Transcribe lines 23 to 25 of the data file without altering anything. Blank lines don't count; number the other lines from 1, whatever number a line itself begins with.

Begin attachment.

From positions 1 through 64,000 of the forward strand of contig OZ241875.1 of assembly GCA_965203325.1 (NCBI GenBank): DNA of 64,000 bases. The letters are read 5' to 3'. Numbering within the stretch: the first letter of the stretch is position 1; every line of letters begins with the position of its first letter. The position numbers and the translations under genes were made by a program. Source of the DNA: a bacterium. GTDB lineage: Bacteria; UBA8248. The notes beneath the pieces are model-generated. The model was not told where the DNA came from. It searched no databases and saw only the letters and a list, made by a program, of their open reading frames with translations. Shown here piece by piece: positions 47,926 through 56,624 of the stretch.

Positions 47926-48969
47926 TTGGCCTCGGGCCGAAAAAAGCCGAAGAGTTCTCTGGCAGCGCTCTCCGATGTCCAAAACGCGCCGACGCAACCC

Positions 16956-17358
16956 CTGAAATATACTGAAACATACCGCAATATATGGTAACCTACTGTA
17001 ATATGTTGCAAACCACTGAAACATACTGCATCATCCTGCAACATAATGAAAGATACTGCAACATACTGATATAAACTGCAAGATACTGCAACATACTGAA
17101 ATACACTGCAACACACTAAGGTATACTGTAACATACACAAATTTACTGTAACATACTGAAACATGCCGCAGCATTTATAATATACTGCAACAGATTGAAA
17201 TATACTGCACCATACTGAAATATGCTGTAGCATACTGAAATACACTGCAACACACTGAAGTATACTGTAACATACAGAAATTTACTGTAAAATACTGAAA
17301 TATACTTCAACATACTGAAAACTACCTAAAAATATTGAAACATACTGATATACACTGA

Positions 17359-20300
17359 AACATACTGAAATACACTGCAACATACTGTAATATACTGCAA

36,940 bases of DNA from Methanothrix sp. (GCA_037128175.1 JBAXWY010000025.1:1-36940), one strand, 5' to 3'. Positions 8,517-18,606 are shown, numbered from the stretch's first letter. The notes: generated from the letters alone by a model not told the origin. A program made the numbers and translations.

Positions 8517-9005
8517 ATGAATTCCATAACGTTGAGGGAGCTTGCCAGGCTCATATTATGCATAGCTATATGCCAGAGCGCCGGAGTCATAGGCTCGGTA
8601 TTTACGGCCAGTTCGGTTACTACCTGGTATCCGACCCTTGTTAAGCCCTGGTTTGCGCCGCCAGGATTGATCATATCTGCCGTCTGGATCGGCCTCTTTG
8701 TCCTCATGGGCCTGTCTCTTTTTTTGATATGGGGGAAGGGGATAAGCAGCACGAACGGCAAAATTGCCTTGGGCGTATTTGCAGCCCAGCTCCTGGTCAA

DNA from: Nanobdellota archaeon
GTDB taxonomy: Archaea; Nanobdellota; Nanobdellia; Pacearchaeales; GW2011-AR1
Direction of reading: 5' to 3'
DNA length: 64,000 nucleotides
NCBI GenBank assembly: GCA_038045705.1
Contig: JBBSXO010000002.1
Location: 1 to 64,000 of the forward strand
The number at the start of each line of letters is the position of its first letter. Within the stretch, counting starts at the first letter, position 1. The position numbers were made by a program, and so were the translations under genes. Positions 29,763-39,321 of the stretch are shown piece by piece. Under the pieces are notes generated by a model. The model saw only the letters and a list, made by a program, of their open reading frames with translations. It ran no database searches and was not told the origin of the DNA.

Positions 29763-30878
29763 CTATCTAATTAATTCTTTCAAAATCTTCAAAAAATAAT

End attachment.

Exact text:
Location: 1 to 64,000 of the forward strand
The number at the start of each line of letters is the position of its first letter. Within the stretch, counting starts at the first letter, position 1. The position numbers were made by a program, and so were the translations under genes. Positions 29,763-39,321 of the stretch are shown piece by piece. Under the pieces are notes generated by a model. The model saw only the letters and a list, made by a program, of their open reading frames with translations. It ran no database searches and was not told the origin of the DNA.

Positions 29763-30878